Hormone Replacement Therapy: Is It Right For You? Hormone replacement therapy may be an option you are considering if you are menopausal. It was designed to assist in alleviating irritating and uncomfortable symptoms associated with menopause. It was routinely used up until 2002 when a large clinical trial revealed health risks. Menopause causes the body to stop producing some female hormones. Hormone replacement therapy is designed to replace and replenish these missing hormones. It was once a standard treatment recommended for woman with hot flashes and other menopausal symptoms. It was also considered to offer long-term health benefits including prevention of heart disease and osteoporosis. The clinical study of 2002 posed a new fact: The therapy actually held more health risks than benefits for postmenopausal women. As more and more probable health risks arose from the study, doctors grew less likely to recommend it. Many women undergoing hormone replacement therapy discontinued use. For women who chose a standard hormone therapy during natural menopause there were benefits to therapy. Typically a standard hormone therapy included taking estrogen and progestin. Alongside replacing these missing hormones, these women gained eased vaginal symptoms, such as less dryness, itching, burning, and discomfort with intercourse. Long-term use of this therapy for prevention of postmenopausal conditions is no longer recommended. However, women who do take estrogen for short-term relief of menopause symptoms might gain some protection against osteoporosis, colorectal cancer, and heart disease. As you can see, therapy might be a good choice if you are entering menopause naturally (not due to a hysterectomy), and using it for short-term relief. Use for postmenopausal issues might not be the best choice. The clinical study of 2002 revealed that the combination of estrogen and progestin replacement for an extended period of time can increase the risk of some serious medical conditions. While the study of hormone replacement therapy did not find an increased risk of break cancer or heart disease in women taking estrogen alone, there was a higher risk of stroke, blood clots, and mammography abnormalities. Women taking both estrogen and progestin saw increases in the risk of heart disease, breast cancer, stroke, blood clots, and mammography abnormalities. If you are considering therapy to assist with menopause symptoms, consult your physician and discuss your options.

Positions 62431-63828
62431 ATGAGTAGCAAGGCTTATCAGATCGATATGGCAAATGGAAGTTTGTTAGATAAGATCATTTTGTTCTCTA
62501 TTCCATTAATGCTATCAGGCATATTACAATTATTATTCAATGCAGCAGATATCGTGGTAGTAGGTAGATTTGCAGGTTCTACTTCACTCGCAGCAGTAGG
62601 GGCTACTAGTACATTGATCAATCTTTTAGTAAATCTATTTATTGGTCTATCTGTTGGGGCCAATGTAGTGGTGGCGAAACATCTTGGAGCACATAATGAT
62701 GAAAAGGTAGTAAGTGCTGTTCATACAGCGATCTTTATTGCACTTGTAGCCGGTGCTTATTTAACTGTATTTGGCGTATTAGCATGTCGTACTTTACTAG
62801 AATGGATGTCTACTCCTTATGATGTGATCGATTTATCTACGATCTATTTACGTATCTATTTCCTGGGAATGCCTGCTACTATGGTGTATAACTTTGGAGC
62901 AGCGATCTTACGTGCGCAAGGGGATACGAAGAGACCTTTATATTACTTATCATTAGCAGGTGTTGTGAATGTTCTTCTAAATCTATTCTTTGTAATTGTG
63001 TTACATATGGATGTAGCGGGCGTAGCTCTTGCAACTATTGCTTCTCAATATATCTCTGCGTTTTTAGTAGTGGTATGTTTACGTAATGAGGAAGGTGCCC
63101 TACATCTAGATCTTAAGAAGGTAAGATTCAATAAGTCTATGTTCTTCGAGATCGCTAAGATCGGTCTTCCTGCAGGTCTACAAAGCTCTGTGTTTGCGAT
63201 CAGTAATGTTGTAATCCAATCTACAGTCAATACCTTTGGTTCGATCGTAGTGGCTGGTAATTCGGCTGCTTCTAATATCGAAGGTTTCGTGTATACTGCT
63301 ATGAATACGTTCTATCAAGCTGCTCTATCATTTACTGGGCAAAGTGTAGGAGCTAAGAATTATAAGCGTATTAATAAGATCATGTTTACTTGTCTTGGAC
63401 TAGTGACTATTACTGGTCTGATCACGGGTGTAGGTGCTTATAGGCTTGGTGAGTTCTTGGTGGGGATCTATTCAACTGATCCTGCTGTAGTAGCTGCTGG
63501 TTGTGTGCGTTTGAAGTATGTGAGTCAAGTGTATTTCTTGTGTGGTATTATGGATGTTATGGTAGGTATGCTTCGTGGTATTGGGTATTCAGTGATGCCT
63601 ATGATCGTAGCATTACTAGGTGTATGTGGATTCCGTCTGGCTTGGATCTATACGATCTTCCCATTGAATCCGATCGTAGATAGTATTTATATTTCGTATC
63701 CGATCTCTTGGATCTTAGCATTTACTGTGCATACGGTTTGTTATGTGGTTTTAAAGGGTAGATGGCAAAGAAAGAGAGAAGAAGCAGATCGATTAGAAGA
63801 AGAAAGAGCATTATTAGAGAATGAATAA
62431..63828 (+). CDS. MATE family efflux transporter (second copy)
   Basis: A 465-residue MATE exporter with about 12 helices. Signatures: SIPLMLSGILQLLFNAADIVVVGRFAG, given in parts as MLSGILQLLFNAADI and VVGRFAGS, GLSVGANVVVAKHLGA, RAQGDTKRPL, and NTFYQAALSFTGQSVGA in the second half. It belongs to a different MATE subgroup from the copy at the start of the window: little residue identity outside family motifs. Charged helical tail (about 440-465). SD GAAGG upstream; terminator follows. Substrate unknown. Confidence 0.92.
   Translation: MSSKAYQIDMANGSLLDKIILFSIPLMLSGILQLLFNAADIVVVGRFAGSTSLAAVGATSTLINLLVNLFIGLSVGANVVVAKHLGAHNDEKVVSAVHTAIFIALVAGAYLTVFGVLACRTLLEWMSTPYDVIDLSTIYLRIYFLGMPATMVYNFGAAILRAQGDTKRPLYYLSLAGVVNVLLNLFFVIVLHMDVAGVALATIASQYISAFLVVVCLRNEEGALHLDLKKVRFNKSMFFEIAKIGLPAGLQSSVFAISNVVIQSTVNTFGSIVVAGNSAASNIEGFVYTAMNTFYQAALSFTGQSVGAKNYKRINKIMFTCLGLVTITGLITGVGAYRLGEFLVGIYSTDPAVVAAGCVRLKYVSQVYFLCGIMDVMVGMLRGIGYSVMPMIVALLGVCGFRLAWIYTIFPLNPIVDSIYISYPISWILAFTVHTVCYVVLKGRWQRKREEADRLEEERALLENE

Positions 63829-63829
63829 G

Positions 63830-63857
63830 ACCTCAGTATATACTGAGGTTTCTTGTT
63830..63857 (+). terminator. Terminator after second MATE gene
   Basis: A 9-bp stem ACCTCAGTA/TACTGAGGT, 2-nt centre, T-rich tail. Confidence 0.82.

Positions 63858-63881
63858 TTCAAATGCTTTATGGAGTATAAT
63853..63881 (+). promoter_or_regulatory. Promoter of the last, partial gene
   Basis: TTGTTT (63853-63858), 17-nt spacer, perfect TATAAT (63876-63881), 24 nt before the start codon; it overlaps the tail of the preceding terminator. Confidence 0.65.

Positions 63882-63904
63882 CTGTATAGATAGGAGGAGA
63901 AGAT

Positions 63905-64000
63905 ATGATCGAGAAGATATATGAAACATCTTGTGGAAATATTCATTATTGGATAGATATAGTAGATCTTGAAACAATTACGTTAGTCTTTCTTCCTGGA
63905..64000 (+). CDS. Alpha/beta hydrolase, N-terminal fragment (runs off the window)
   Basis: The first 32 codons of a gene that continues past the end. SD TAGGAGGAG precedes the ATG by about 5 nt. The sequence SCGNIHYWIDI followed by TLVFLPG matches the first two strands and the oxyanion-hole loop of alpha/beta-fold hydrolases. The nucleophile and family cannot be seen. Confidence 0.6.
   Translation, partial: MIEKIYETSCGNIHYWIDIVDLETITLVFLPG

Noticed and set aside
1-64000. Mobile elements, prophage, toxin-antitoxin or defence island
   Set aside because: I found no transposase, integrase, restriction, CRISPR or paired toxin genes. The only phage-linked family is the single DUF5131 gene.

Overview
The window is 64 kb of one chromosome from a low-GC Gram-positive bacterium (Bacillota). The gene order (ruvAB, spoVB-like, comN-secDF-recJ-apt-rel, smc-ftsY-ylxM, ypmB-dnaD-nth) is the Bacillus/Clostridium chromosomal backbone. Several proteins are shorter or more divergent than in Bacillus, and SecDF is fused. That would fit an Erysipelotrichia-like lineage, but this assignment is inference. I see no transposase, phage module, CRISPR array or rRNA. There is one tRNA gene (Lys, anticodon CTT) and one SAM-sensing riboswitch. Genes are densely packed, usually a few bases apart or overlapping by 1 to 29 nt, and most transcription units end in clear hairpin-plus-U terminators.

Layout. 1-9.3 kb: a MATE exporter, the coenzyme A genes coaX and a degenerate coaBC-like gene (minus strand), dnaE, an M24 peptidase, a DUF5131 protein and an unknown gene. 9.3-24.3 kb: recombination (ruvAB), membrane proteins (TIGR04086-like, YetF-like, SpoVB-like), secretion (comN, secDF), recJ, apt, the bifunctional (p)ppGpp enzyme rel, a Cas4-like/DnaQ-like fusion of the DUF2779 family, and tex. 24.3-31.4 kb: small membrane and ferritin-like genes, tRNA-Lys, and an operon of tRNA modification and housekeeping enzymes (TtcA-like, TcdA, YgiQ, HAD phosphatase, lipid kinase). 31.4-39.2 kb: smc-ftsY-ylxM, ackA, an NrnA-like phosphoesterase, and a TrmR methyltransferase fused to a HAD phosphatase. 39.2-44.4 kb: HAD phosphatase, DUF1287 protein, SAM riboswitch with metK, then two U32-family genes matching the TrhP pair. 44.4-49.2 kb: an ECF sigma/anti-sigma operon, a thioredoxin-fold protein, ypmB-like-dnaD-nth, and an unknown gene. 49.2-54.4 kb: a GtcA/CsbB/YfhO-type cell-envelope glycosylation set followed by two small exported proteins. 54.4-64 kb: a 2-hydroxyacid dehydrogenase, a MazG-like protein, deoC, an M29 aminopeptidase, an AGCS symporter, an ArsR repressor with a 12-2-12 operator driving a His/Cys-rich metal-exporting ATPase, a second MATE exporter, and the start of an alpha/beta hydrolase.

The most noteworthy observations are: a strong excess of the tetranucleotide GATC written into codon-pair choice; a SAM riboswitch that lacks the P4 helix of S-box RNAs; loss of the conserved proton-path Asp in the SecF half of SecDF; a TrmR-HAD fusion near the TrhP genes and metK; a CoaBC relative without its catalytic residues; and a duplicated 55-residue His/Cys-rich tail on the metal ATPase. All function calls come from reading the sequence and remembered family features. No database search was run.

Pages to are hidden for
"Hormone Replacement Therapy"Please download to view full document